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President Lazarus Chakwera of Malawi on Wednesday saidthat his country’s leading foreign exchange earner, tobacco, was in terminal decline and he urged a switch to high-growth crops like cannabis, which was legalised locally for some uses last year.

Chakwera made the comments during a state of the nation address in which he said tobacco was expected to earn less than $200 million in 2021, a figure roughly similar to the past two years but well below previous annual earnings that used to top $350 million.

On Wednesday, neighbouring Zimbabwe’s government also changed its regulations to encourage investment into cannabis.

The inconvenient truth … is that while Malawi has come a long way by relying on tobacco as our … largest single crop contributor to our GDP, this reliance is now seriously threatened by declining demand worldwide,” Chakwera said.

Tobacco was a stain on an otherwise booming agricultural sector, which the president said would enable economic growth to recover to 3.8% this year, according to the latest forecasts, and would push it to 5.4% next year.

Malawi’s parliament passed a bill in February last year that makes it legal to cultivate and process cannabis for medicines and hemp fibre used in industry, but stops short of decriminalising recreational use.

Chakwera said the agriculture ministry would “search for a basket of alternative crops so that by 2030, Malawi can do away with its reliance on tobacco.”

Countries around the world are either legalising or relaxing laws on cannabis, including several in southern Africa such as Zambia, Lesotho and Zimbabwe.

Zimbabwe’s new rules will allow investors to wholly own cannabis businesses, a departure from previous requirements to partner with the government.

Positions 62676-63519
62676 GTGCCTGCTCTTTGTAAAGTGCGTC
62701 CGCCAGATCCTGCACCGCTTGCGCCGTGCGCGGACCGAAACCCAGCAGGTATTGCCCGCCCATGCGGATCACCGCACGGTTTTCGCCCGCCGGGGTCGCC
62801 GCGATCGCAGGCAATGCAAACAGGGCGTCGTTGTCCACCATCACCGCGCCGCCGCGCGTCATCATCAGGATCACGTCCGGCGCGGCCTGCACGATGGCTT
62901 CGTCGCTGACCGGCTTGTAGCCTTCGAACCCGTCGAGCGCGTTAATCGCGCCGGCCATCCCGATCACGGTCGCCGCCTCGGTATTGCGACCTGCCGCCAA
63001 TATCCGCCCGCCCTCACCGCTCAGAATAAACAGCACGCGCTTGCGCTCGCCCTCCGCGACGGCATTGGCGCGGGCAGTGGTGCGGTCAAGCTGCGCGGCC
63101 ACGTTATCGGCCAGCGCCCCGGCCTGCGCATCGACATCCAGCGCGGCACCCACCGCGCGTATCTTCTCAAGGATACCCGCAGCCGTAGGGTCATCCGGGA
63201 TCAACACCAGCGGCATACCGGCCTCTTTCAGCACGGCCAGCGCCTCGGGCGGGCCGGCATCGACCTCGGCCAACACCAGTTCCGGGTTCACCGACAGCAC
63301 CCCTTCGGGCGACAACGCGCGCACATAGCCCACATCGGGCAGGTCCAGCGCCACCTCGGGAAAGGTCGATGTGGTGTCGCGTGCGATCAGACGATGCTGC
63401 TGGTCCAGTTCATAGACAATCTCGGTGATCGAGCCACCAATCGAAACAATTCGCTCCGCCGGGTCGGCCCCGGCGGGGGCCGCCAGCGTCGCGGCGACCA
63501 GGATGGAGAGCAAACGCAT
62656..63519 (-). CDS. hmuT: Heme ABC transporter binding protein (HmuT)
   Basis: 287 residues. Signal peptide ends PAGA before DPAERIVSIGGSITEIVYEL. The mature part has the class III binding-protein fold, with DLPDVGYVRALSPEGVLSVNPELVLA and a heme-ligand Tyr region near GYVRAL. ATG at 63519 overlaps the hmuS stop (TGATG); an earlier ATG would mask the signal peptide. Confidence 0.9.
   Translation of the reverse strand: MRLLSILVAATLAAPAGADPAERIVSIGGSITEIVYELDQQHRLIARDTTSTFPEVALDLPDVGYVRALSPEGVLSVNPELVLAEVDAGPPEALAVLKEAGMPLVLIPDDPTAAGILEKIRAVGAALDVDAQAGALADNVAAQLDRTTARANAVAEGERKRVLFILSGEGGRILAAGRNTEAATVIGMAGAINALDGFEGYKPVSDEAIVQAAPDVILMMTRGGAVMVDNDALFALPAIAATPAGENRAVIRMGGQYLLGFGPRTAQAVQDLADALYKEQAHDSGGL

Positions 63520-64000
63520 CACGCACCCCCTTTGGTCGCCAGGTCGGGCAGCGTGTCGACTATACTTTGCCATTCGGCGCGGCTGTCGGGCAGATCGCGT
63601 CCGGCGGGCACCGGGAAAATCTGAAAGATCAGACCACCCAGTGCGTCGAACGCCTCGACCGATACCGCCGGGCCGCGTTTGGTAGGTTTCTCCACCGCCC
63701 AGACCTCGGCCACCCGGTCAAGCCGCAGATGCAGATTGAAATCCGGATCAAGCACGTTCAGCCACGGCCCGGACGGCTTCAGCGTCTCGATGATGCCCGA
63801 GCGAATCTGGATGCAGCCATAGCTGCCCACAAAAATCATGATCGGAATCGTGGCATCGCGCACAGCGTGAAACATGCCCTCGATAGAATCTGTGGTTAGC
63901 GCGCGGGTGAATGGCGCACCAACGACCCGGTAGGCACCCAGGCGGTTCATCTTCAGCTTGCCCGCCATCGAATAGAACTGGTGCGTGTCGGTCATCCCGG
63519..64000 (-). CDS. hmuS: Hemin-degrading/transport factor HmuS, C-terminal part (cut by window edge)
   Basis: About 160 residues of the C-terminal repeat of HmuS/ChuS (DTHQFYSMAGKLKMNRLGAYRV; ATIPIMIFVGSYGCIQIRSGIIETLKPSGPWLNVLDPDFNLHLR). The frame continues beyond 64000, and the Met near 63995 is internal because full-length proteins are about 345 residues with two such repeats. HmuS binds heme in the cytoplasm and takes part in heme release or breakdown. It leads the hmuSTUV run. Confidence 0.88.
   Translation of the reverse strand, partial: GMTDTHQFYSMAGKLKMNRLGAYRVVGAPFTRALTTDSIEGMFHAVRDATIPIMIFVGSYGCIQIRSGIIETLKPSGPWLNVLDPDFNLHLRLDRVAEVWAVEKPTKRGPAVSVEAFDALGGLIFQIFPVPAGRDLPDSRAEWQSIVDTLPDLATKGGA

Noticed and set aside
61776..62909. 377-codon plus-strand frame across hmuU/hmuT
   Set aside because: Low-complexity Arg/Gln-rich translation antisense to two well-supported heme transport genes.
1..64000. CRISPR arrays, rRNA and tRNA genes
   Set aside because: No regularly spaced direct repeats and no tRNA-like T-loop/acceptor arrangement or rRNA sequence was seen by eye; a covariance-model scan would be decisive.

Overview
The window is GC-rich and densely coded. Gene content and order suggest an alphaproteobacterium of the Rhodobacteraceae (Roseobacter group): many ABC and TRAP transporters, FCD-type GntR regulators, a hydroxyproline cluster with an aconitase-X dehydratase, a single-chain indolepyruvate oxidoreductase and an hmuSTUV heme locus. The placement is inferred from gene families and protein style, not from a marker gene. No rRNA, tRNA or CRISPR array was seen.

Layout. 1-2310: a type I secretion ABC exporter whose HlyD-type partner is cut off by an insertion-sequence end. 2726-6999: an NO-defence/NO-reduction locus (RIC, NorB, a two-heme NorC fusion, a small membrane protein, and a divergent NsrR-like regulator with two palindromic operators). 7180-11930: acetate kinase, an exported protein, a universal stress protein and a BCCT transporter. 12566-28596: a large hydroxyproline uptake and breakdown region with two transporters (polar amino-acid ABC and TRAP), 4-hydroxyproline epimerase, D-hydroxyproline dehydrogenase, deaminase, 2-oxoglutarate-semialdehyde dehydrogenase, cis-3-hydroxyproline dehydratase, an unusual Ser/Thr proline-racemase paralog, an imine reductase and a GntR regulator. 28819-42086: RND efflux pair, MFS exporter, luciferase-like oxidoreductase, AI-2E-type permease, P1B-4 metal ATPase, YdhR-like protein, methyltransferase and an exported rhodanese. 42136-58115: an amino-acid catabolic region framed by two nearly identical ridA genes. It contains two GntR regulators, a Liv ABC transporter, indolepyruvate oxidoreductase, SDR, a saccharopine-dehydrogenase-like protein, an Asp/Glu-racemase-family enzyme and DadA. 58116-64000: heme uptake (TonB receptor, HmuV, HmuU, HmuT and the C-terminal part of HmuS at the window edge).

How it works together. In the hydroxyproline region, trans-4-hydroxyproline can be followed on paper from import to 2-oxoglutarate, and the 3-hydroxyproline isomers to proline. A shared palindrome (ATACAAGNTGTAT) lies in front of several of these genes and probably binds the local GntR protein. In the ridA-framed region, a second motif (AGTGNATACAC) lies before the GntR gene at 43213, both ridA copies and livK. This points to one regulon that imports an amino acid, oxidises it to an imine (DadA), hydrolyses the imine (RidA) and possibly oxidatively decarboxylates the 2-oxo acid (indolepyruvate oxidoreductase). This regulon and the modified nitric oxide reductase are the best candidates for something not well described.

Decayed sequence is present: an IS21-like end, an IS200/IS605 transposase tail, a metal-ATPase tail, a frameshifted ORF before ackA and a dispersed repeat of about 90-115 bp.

They also allow cannabis to be produced anywhere in Zimbabwe, instead of in restricted locations. Investors can keep export earnings in U.S. dollars for up to four years, a government statement said.

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Museveni sworn in as Uganda President for 6th term.

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Yoweri Museveni has been sworn in as Uganda President for a sixth term in a ceremony attended by President Uhuru Kenyatta and other African heads of state.

President Kenyatta, who is the current East African Community (EAC) chair, arrived in Uganda on Wednesday morning.

He was accompanied by Cabinet Secretaries Raychelle Omamo (Foreign Affairs), Peter Munya (Agriculture) and James Macharia (Transport, Infrastructure, Housing and Urban Development).

Other Heads of State who were present include Suluhu Samia Hassan (Tanzania); Sahle-Work Zewde (Ethiopia); Félix Antoine Tshisekedi Tshilombo (Democratic Republic of Congo); Nana Akufo-Addo (Ghana); Alpha Condé (Guinea); Emmerson Dambudzo Mnangagwa (Zimbabwe); Hage Gottfried Geingob (Namibia); Salva Kiir Mayardit (South Sudan) and Mohamed Abdullahi Farmaajo (Somalia).